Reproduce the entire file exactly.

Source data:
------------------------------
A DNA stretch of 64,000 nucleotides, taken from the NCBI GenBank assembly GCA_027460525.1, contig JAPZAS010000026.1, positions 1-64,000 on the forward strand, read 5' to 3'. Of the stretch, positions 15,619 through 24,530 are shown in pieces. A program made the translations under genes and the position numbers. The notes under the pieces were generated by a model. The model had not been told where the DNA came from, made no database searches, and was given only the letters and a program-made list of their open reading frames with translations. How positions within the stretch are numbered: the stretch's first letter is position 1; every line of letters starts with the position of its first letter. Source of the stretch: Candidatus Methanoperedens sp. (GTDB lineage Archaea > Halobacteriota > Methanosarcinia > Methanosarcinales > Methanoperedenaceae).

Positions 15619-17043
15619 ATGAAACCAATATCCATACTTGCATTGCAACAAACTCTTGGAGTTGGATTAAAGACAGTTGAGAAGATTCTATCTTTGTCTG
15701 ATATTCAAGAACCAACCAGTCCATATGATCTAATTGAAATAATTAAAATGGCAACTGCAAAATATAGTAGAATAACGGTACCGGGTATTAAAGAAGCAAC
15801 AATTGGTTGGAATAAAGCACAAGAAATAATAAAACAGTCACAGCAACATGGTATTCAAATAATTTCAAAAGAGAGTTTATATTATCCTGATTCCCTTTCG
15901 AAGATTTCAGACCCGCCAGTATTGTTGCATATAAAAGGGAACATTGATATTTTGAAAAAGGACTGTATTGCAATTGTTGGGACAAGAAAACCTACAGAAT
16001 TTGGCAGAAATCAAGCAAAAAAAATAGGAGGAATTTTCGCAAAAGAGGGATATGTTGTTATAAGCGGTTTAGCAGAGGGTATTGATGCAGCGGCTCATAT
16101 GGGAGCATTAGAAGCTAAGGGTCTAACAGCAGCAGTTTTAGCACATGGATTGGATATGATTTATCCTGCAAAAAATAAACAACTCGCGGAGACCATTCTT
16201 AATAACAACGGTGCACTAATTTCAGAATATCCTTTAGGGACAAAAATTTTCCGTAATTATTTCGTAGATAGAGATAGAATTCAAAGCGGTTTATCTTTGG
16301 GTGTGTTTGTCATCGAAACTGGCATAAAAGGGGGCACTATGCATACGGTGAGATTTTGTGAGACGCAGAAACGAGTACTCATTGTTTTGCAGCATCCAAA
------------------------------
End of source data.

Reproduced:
A DNA stretch of 64,000 nucleotides, taken from the NCBI GenBank assembly GCA_027460525.1, contig JAPZAS010000026.1, positions 1-64,000 on the forward strand, read 5' to 3'. Of the stretch, positions 15,619 through 24,530 are shown in pieces. A program made the translations under genes and the position numbers. The notes under the pieces were generated by a model. The model had not been told where the DNA came from, made no database searches, and was given only the letters and a program-made list of their open reading frames with translations. How positions within the stretch are numbered: the stretch's first letter is position 1; every line of letters starts with the position of its first letter. Source of the stretch: Candidatus Methanoperedens sp. (GTDB lineage Archaea > Halobacteriota > Methanosarcinia > Methanosarcinales > Methanoperedenaceae).

Positions 15619-17043
15619 ATGAAACCAATATCCATACTTGCATTGCAACAAACTCTTGGAGTTGGATTAAAGACAGTTGAGAAGATTCTATCTTTGTCTG
15701 ATATTCAAGAACCAACCAGTCCATATGATCTAATTGAAATAATTAAAATGGCAACTGCAAAATATAGTAGAATAACGGTACCGGGTATTAAAGAAGCAAC
15801 AATTGGTTGGAATAAAGCACAAGAAATAATAAAACAGTCACAGCAACATGGTATTCAAATAATTTCAAAAGAGAGTTTATATTATCCTGATTCCCTTTCG
15901 AAGATTTCAGACCCGCCAGTATTGTTGCATATAAAAGGGAACATTGATATTTTGAAAAAGGACTGTATTGCAATTGTTGGGACAAGAAAACCTACAGAAT
16001 TTGGCAGAAATCAAGCAAAAAAAATAGGAGGAATTTTCGCAAAAGAGGGATATGTTGTTATAAGCGGTTTAGCAGAGGGTATTGATGCAGCGGCTCATAT
16101 GGGAGCATTAGAAGCTAAGGGTCTAACAGCAGCAGTTTTAGCACATGGATTGGATATGATTTATCCTGCAAAAAATAAACAACTCGCGGAGACCATTCTT
16201 AATAACAACGGTGCACTAATTTCAGAATATCCTTTAGGGACAAAAATTTTCCGTAATTATTTCGTAGATAGAGATAGAATTCAAAGCGGTTTATCTTTGG
16301 GTGTGTTTGTCATCGAAACTGGCATAAAAGGGGGCACTATGCATACGGTGAGATTTTGTGAGACGCAGAAACGAGTACTCATTGTTTTGCAGCATCCAAA